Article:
Instead of stressing how to live with and manage diabetes it is time to
Prevent and Avoid Diabetes!
Over 50 health conditions point to an increased risk of Diabetes 8 to 14 years before a possible diagnosis. These condition and approaches to avoid a future with diabetes are described in the Avoidiabetes Books by Rivkah Roth DO DNM®
Q: My partner once again has worms but doesn’t seem to be able to tolerate the meds prescribed by the doctor. What natural medicine remedies are there?
A: From your question I gather that this is not the first time your partner is plagued by parasites. Intestinal parasites in humans are quite common given a conducive intestinal environment or a lowered immune system.
Short of passing worms in the stool these are the symptoms to look for:
• distended lower abdomen
• bloating or gas
• abdominal pain
• weight loss
• hunger pangs despite eating
• borborygmus (growling tummy)
• stomach pain or tenderness particularly around the navel area,
• nausea or vomiting
• itching around rectum or vulva especially at night
• tiredness and anemia
• dark rings around the eyes.
If you suspect or have found intestinal parasites the approach is two-pronged.
Firstly, get the kind of parasites identified. Not every kind of worm needs the same approach and remedies. Sometimes several stool samples are needed for this. Also, to avoid negative findings, make sure the lab you are using is specialized in handling parasites.
The quickest way to get rid of parasites is with conventional remedies from your pharmacy. Since these remedies kill worms but not larvae, in Europe, we always repeat these medications ten to fourteen days later in order to get rid also of the next generation before they have the opportunity to multiply.
Be prepared: the greater the parasite load the greater the amount of toxins released by the dying off worms. Feeling nauseous after taking prescription medication thus is to be expected. This is where natural medicine comes into play.
Secondly, key to avoid these unwanted guests is to create an intestinal environment hostile to them. Intestinal parasites thrive on anything sugar, including alcohols, fruit juice and refined carbohydrates such as breads, pasta, etc. Thus, avoid processed foods.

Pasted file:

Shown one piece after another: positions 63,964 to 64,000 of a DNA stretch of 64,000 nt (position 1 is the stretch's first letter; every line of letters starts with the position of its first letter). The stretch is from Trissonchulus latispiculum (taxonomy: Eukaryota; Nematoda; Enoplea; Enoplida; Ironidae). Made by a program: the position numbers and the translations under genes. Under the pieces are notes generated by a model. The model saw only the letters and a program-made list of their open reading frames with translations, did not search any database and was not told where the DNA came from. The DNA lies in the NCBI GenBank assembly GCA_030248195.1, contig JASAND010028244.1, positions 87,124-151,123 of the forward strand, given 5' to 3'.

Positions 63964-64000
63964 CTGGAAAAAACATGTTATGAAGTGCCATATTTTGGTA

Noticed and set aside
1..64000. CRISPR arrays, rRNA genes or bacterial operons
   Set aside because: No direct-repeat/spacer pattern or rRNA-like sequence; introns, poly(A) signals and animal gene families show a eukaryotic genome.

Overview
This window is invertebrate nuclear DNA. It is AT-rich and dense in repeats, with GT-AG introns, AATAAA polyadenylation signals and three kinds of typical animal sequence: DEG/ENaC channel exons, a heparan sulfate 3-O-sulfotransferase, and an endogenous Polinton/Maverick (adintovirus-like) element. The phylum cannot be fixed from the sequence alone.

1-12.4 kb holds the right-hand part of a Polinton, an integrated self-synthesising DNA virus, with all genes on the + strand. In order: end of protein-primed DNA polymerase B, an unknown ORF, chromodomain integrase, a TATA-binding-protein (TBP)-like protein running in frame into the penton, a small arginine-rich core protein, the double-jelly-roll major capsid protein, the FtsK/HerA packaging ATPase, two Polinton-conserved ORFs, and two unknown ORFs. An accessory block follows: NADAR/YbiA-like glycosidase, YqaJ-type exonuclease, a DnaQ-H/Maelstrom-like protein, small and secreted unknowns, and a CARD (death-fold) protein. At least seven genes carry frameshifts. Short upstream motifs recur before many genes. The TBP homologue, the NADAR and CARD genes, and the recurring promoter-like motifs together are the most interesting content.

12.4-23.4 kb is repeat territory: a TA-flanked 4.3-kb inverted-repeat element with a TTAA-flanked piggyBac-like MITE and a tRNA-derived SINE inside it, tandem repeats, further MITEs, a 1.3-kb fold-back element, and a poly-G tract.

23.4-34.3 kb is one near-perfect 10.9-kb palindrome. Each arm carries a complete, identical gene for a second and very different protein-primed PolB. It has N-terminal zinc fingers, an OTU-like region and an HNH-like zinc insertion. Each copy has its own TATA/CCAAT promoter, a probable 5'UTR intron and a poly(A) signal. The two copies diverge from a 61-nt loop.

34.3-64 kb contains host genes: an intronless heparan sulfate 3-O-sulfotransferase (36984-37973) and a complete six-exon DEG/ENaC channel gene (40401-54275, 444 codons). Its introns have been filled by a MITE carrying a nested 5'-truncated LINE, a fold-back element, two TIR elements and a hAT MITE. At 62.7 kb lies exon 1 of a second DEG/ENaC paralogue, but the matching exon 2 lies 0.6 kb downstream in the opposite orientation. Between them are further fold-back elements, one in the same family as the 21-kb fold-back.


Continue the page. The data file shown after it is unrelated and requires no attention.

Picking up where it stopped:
In addition, several foods have traditionally been used to create an intestinal climate hostile to new parasite development:
• Eat pumpkin seeds, carrots, beetroots, raw garlic, pomegranates (with seeds not juiced), papaya seeds, barberries, fennel seed.
• Up your Vitamin C to 2000 mg or to tolerance in form of chewable tablets (for better oral versus intestinal absorption).
• Drink ample fresh and non-chlorinated water to keep well hydrated and remove the toxins.
Natural medicine also uses a variety of herbs and traditional Chinese herbal medicines to help expel parasites. However, these remedies should be used under the guidance of a qualified practitioner only.
Once you are rid of the parasites, replenish your intestinal flora with good quality probiotics and stick to your fresh food lifestyle, i.e. keep avoiding sugars and processed foods, to keep new worms at bay.
Only you can make the decision about what will work best for you and your digestive system. Raising relevant questions is important. Have your doctor help you make your decision or consult with a qualified natural medicine professional before you decide on your customized plan of action.
About the Central Role of the Duodenum
I have mentioned it before but it might not hurt seeing it in writing again…
- How well our digestion works determines how well our body and brain function.
- The mucous lining in our intestines hosts the majority of our body’s lymph and immune system cells. This directly affects toxin drainage and defense from communicable diseases.
- Inflammation anywhere in the body causes an acidic environment and triggers the calcium buffering mechanism: Calcium is forced to leach from bones and teeth into the blood stream in an attempt to balance the pH value.
- Leached calcium plays a major role in bone loss (osteoporosis), calcium build-ups, heart disease (hardened arteries, high blood pressure / hypertension), various forms of arthritis, brain fog, vision issues, fibromyalgia, and many other conditions.